Latest Public Sector News

07.10.14

Scotland set to reform civil courts

Reform to Scotland’s civil courts is expected to be passed by MSPs, despite concerns changes may restrict access to justice.

Members are debating the Court Reform (Scotland) Bill today as it passes through the final stage of parliamentary scrutiny.

The reforms will see the Court of Session, Scotland’s top civil court, freed up to deal with only the most serious or complex cases with an increase in the number of cases heard by sheriff courts. Ministers had already increased the financial threshold for sheriffs hearing cases from £5,000 to £150,000, this was later scaled back to £100,000 following concerns it had been set too high.

The bill also includes measures to create a new court for personal injury claims and introduce “summary sheriffs” to deal with less serious cases, as well as a court to hear appeals on the decisions of sheriffs. It would also allow some cases to be heard by sheriffs with specialist knowledge in certain areas, such as family, housing and commercial law.

Opposition parties in Scotland have given support to the bill in principle but have asked for assurances that the correct resources have been put in place.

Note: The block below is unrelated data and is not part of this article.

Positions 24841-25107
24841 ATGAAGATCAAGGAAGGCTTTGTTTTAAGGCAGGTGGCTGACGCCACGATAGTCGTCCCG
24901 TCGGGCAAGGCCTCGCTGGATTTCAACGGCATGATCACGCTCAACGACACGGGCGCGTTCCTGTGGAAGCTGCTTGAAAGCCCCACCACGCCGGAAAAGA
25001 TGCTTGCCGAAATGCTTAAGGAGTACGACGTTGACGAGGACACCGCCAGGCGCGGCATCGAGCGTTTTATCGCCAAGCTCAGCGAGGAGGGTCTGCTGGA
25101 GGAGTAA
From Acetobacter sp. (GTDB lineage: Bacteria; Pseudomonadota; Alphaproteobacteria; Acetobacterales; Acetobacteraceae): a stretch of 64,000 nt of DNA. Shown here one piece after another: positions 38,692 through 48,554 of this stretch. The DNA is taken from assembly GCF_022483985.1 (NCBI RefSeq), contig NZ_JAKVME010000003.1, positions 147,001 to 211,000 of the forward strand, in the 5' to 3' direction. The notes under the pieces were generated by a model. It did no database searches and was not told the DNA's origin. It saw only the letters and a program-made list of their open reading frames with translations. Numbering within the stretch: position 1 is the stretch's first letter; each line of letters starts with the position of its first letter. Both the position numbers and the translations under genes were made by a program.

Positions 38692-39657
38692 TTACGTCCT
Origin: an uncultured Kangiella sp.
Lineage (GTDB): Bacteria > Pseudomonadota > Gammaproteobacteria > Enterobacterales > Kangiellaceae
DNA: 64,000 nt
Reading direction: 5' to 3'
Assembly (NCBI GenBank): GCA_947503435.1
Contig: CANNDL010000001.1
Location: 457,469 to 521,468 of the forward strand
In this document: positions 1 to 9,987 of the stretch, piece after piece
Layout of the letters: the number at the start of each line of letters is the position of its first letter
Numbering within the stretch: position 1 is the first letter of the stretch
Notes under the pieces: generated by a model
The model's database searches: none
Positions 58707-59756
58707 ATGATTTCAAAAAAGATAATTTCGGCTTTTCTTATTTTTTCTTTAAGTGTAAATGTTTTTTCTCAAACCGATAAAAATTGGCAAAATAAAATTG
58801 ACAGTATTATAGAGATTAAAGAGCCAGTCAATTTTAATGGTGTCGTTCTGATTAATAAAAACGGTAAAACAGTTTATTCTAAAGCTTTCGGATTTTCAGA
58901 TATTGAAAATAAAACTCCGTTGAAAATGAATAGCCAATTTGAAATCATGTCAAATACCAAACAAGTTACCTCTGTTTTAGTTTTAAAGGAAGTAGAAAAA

Ministers said they believed there was sufficient capacity in the sheriff courts to deal with an expected transfer of around 2,700 cases from the Court of Session.

However, the Faculty of Advocates said the bill would make it difficult for people bringing personal injury claims to benefit from the representation which advocates currently provided in the Court of Session.

The BBC is also reporting that the Law Society of Scotland has raised concern over the move to introduce a three-month time limit for bringing judicial review applications. The organisation said it could “significantly reduce access to justice” because of the difficulty community groups and others faced in securing funding within the time period.

(Image: c. Danny Lawson/PA Wire)

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